Here are some Portion-Control Tricks for Weight-Loss.

1. Eating out- Share a meal with a friend, or eat half of your meal and bring the other half home. Always ask for your dressing on the side.

2. Plan your meals ahead of time- Write down your meals for the week and prepare them ahead of time.

3. Don’t skip meals- Skipping meals is harmful to your body. You will end up hungrier, which in turn will lead to overeating. Try eating a minimum of three times a day.

4. Don’t place serving bowls on the table- How will you ever control the amount of food you consume when you are staring at a full bowl of food in front of you at the table? Keep the serving bowls on the kitchen counter and the pots on the stove. This way, you are not tempted to dig in for some more.

5. Measure and weigh your food- Measuring and weighing your food is a great way to control your portions. Read the nutrition labels on your food and measure out one serving. This way you avoid overeating.

6. Use simple substitutions- Purchase natural, plant-based ingredients to control the calories you consume during your meal.

7. Use portion control plates- Yes, there are actually plates that are embedded with lines to separate your foods and portions.

What portion-control tricks do you use while meeting with a Chicago personal trainer?

Are you having trouble attaining any level of weight loss success? Check out the list of tips and tricks in my post The 68 Best Ways to Lose Body Fat and More.

Picture Credit: Welldoing.org - Which of these plates will help you lose weight?

Article Credit:
Author: Michael Moody Fitness with excerpt sourced from the article " Portion-Control Tricks for Weight-Loss " on MSN.com.
"7 Portion-Control Tricks for Weight-Loss" Review
Learn how to lose weight from a personal trainer in Chicago.

"15 Daily Life Hacks to Achieve Greater Fat Loss" Review

Looking for a quick weight loss trick before spring break? Take a look at the most viable tips I found in the article 15 Daily Life Hacks to Achieve Greater Fat Loss.


Research suggests that drinking two, eight-ounce glasses of water before main meals can help enhance weight loss. Participants in a twelve-week study who drank two glasses of water before every meal consumed 75 to 90 fewer calories per meal and lost more weight on average than those who didn’t. The researchers concluded that by hydrating right before eating, you’re more likely to feel satisfied from your meal, and less likely to overindulge.


There is growing evidence that the size of your dinnerware can influence how much you consume during a meal. Researchers attribute this phenomenon to the Delboeuf Illusion – an optical illusion of relative size perception. When serving yourself, use larger plates and bowls for healthier foods, like fruits and vegetables, and smaller plates and bowls for less healthy foods.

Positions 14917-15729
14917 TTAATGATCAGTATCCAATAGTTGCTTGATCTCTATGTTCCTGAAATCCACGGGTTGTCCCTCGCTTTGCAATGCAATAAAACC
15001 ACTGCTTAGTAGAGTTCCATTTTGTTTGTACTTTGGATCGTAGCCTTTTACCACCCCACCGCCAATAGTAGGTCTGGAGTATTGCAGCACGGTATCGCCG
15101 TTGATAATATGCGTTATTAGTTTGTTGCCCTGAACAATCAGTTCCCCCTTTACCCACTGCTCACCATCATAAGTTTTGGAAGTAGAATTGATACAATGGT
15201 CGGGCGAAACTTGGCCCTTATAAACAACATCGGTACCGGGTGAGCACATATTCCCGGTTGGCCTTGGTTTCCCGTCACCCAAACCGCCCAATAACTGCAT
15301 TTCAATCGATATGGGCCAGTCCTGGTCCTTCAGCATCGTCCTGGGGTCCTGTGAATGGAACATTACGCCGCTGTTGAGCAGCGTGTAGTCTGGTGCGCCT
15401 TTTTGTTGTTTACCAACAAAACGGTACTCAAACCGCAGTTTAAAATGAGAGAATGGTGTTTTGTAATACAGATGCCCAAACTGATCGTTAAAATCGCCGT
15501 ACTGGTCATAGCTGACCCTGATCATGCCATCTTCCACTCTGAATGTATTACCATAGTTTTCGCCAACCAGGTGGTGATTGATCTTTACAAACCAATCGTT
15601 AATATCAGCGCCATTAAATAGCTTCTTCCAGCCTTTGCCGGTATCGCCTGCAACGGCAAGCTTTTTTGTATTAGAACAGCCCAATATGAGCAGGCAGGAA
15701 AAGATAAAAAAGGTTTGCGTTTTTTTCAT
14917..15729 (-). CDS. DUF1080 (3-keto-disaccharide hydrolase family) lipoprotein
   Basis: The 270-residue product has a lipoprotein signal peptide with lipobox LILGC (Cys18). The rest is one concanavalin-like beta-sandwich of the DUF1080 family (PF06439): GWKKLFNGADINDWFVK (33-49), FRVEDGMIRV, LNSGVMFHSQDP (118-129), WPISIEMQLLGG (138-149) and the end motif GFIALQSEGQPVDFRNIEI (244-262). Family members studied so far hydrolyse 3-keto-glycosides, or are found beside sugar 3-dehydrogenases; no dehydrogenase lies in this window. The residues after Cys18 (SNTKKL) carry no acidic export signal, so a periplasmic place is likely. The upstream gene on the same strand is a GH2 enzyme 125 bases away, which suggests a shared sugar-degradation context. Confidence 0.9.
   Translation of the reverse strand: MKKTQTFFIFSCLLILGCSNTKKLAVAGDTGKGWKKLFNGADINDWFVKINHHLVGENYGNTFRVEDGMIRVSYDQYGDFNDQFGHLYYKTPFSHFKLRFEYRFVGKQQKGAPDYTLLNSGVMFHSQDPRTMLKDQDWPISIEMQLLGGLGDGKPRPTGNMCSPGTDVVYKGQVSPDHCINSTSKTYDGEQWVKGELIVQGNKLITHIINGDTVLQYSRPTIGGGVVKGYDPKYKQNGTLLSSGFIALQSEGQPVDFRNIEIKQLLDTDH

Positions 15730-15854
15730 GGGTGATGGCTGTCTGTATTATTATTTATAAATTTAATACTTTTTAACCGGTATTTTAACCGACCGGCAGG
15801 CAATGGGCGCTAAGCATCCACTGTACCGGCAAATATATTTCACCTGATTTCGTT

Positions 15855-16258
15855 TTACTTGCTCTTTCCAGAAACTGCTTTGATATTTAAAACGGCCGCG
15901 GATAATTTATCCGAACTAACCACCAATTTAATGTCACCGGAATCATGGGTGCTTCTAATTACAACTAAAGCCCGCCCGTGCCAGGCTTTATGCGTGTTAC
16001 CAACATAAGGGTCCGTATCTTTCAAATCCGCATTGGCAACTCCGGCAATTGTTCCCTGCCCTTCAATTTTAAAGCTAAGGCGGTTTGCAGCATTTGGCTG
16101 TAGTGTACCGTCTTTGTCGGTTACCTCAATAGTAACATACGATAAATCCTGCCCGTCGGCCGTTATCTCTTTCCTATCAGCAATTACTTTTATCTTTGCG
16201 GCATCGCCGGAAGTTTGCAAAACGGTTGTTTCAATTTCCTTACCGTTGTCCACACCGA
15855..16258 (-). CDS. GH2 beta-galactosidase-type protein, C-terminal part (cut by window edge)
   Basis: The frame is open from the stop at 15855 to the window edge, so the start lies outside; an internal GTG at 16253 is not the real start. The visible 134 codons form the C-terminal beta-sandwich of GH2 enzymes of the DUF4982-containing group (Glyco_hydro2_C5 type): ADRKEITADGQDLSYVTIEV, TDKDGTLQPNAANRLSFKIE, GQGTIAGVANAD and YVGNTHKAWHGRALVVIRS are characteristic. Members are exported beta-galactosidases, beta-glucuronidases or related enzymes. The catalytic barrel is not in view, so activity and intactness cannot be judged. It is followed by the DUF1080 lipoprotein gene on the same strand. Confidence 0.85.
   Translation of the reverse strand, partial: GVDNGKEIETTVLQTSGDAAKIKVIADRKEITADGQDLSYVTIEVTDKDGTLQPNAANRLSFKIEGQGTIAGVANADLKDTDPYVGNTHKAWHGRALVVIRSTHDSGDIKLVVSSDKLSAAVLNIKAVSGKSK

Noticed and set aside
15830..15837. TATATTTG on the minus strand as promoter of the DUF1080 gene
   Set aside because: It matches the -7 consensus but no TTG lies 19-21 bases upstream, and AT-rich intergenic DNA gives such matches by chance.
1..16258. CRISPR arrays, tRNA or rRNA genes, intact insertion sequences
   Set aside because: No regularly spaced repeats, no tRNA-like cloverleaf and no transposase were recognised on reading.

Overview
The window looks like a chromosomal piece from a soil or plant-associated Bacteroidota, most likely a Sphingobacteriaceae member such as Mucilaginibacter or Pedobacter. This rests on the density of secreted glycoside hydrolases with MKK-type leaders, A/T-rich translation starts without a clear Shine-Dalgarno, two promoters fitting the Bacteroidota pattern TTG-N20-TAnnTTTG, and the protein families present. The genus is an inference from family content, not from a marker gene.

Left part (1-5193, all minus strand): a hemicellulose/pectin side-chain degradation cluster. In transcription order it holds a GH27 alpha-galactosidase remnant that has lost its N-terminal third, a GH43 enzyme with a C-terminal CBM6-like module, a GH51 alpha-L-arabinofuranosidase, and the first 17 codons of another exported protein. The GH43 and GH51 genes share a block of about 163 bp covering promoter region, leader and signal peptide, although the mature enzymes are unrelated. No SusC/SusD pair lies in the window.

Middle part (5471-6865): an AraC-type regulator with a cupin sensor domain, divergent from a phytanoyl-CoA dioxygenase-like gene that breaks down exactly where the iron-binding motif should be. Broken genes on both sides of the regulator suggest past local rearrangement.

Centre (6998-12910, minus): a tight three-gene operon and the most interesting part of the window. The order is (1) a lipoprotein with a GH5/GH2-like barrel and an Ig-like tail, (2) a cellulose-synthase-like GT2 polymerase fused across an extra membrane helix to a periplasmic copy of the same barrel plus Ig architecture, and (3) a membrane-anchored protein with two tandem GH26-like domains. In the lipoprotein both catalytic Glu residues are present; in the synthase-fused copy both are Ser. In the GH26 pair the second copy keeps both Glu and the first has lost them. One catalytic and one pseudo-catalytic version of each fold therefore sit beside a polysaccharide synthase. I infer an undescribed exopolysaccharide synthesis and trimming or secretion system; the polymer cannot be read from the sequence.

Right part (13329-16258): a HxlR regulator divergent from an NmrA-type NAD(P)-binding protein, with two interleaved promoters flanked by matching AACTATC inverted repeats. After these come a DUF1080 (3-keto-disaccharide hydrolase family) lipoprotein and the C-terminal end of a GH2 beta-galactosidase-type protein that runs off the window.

This might sound redundant, but consuming a lot of vegetables can do more than provide you with health-boosting nutrients. Use vegetables to your advantage by adding bulk and fiber to your dishes, which will help fill you up. And vegetables can also be used for low-carb food swaps like using cauliflower as a pizza crust or squash for spaghetti.


One of the keys to success in weight loss or weight management is tracking your food and beverage intake regularly. Tracking can help make you aware of subconscious snacking, unhealthy eating patterns, and overeating. Multiple research studies have tested the effectiveness of tracking intake on enhancing weight loss and have concluded that individuals who track eating habits regularly lose more weight on average than those who don’t.


Cayenne pepper can kick your metabolism into high gear because of capsaicin – the active compound that causes the burning sensation in your mouth upon consumption. Capsaicin is widely known and studied for its thermogenic effect, which is the ability to generate extra body heat and a rise in metabolic rate. One recent study found that about a half-teaspoon of cayenne pepper, either mixed in food or swallowed as a capsule, helped study participants burn an additional 10 calories more over a four-hour period. While that might not seem worth the temporary burning sensation, consumption of the cayenne pepper also reduced their preoccupation with food and their desire to consume fatty, salty, and sweet foods during that same four-hour period.


Soup can do more than help alleviate cold and flu symptoms. In fact, a bowl of soup a day may help keep the pounds away. Multiple studies have shown that when low-energy-dense soups were consumed at the start of a meal, subsequent food intake was reduced by as much as 20 percent. Furthermore, soup has a high water content, which can also help fill you up in addition to helping you stay hydrated. Be sure to avoid creamy, rich soups, which can run upwards of 500 calories, and canned soups high in sodium.


Research suggests that eating slowly can lead to improved satiety and make you less inclined to overeat. When you eat slowly, you allow more time for your brain to catch up with your gut as it signals it’s full. To slow down your eating, try alternating bites of food with sips of water, removing distractions, like television, and chewing your food thoroughly. Another great technique is to eat with chopsticks, which will inherently force you to eat smaller bites and at a slower pace.